Hoda Kotb: "Suddenly Life's Not So Scary"
It took a major health crisis to teach the Today show's Hoda Kotb how to ask for what she really wants.
Getty ImagesHer first name means "guidance" in Arabic, but Hoda Kotb's most defining quality might just be resilience. At 51, the Egyptian-American journalist has survived divorce and breast cancer, not to mention reporting on war zones and natural disasters. While millions tune in to watch her on TV (NBC, 10 a.m. EST), Hoda often looks to others for inspiration. Now she's collected powerful stories about people (some famous, some not) who've found their true callings—and true selves—in a new book, Where We Belong: Journeys That Show Us the Way (out Jan. 5). "I think we've all felt at some point—you don't know if you're on the right path," says Hoda. "It's nice to read about people who changed direction not because of circumstance but because they decided, 'This is the way I'm going to go.'"
One key lesson from the book: If you realize you're not in the right place, that doesn't mean you should quit your job and choose a wildly different track. Here's the thing: We need insurance. You can take baby steps toward that thing you're really meant to do, all the while living in a way that's still smart and practical.
You wrote about your dream to open a camp for underprivileged kids. Are you pursuing that?
Yes. I've met so many kids who are right on the bubble. They can be so much, but they live in difficult circumstances. You feel like if they just had a little more attention, love—something—they could be great.
Do you have other dreams you've yet to accomplish?
When I'm walking down the street with my boyfriend [New York City financier Joel Schiffman], I stop every baby. Seriously. It's totally crazy. He'll just walk slowly next to me. I think that, because I didn't have my own kids, the summer camp will fulfill me in that way.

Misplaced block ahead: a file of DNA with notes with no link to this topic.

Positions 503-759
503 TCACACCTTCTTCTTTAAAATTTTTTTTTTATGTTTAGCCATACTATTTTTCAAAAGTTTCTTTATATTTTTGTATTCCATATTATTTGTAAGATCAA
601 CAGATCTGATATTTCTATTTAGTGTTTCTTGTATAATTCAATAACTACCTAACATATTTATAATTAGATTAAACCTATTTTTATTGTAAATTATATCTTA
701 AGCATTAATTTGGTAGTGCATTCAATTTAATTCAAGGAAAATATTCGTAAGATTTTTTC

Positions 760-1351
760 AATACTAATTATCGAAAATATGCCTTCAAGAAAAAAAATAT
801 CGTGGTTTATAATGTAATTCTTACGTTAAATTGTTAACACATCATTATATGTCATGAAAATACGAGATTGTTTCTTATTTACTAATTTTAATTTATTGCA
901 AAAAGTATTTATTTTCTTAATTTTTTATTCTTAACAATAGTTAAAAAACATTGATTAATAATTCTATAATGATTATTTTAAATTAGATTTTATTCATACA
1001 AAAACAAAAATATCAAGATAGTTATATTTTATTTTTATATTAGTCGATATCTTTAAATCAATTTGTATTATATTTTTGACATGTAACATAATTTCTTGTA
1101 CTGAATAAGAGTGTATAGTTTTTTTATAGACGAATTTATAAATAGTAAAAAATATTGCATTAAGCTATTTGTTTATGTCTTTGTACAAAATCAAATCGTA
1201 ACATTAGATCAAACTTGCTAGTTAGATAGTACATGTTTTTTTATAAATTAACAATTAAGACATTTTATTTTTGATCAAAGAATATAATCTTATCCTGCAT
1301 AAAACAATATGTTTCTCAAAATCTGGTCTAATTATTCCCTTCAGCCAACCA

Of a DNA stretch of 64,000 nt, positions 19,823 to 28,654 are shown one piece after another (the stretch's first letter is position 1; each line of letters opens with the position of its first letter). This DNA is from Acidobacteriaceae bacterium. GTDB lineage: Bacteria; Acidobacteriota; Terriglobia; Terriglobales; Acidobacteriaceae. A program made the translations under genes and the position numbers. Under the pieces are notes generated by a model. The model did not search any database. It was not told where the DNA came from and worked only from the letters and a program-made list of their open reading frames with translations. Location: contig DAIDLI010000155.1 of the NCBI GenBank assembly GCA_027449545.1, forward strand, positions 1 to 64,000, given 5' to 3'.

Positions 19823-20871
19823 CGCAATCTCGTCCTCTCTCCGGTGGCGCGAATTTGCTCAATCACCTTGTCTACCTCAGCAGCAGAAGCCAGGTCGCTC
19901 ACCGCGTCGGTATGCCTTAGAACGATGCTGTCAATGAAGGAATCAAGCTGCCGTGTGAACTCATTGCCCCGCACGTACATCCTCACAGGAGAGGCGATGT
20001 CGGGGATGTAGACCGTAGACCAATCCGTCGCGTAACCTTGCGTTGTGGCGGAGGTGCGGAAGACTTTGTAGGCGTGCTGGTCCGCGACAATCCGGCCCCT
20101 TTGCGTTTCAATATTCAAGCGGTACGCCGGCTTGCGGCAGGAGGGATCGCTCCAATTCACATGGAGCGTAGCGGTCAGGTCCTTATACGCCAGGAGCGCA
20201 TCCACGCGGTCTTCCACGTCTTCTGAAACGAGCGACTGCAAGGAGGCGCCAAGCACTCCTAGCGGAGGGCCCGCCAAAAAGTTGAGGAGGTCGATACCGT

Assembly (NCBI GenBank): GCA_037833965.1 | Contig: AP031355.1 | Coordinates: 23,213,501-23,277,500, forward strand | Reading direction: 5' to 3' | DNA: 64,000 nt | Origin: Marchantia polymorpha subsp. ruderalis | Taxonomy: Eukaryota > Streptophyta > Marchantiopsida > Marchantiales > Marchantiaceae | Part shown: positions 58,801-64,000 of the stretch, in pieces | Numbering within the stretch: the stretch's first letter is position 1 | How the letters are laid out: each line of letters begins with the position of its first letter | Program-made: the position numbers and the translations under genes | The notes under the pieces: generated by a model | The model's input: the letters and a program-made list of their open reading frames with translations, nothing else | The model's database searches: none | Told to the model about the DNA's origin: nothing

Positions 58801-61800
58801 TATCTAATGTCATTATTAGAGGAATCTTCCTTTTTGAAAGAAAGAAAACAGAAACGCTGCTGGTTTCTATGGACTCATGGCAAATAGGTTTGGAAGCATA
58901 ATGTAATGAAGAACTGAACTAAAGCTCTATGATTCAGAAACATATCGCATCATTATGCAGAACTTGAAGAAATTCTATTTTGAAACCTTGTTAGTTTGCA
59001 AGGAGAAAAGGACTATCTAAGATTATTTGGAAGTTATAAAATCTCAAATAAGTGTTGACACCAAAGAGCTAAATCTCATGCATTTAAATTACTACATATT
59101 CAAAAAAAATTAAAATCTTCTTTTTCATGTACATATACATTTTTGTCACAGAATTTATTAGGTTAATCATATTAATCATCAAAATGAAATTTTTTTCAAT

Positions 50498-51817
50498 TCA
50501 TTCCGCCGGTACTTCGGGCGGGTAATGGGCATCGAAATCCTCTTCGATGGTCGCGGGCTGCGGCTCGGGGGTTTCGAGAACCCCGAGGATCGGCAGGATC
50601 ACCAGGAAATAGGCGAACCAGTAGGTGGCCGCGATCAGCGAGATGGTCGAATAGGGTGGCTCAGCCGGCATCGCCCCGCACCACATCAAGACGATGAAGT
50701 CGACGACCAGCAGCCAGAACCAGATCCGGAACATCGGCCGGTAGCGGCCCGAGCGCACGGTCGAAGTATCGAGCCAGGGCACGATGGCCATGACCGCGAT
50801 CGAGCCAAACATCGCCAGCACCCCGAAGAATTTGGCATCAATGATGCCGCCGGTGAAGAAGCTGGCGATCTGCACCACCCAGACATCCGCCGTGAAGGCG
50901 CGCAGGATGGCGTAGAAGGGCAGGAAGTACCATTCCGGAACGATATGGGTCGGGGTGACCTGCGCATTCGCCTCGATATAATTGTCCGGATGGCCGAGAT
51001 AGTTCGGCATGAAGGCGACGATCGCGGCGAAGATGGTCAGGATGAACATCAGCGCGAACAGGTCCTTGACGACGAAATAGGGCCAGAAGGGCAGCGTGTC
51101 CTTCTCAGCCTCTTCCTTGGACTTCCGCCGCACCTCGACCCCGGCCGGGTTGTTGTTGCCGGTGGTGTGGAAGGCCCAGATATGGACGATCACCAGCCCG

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Were there times in your life when you felt you weren't in the place you belonged?
I worked in accounts payable at USAir. Look, numbers are not my thing. My checkbook is on the floor in my dressing room somewhere. That was not a fit. I covered hard news for a long time. I'm sure I was fine at it, but it doesn't feel as right as this job does.
What is it about this job that feels so right?
When I'm sitting with Kathie Lee, it's like breathing. It doesn't feel like work. I was very buttoned-up at first, so it took a while. But when you're with someone who will catch you and support you, you feel safe.
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Getty ImagesYou're very fit. How do you take care of yourself?
First of all, I think I'm sort of fit. I do a little, a lot. This morning I ran in Central Park. I bet if you took my blood pressure while I'm running down Sixth Avenue toward the park versus the minute I step into the park, something happens. It just feels peaceful, especially when it's predawn.
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You started walking, then running again after having a mastectomy and reconstruction in 2007. What did you learn about yourself during recovery?
Before getting sick, I always felt very lucky to have my career. I couldn't believe I got hired at Dateline. I felt kind of like I didn't deserve it. My illness empowered me in a way I didn't expect. Before, I never would've asked for my current job. I would've thought, Why would they pick me? But it gave me courage, knowing you get one ride around the sun. And then, suddenly, it isn't so scary.
You wrote last year that your body confidence was at about 90 percent. What got you there?
I think that when someone loves you, you get a kind of confidence. When you look into someone's eyes and they see beauty, it really does change how you see yourself. I guess I feel freer now than I ever did before. I don't think I ever wore a bikini before I got sick. But now I feel like "OK, this is my body," you know? "Have at it."
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A few epiphanies from the pages of Where We Belong.
"You're the only one who can decide...what you're going to do with your day. You can sit around thinking, I have no choice, but there's always another choice."
—Chef and internist Michelle Hauser, MD, whose high school guidance counselor in Mason City, Iowa, suggested she aspire to factory work
"Everybody's going to have an opinion, but you have to do what's in your heart."
—Laila Ali, on her decision to box and step into the spotlight
"When you look back at your life, it's really who you loved and who loved you, and how you spent your time with those you're close with."
—Neshama Abraham, who grew up in a mansion in the lap of luxury, then helped found a cohousing community in Boulder, Colo.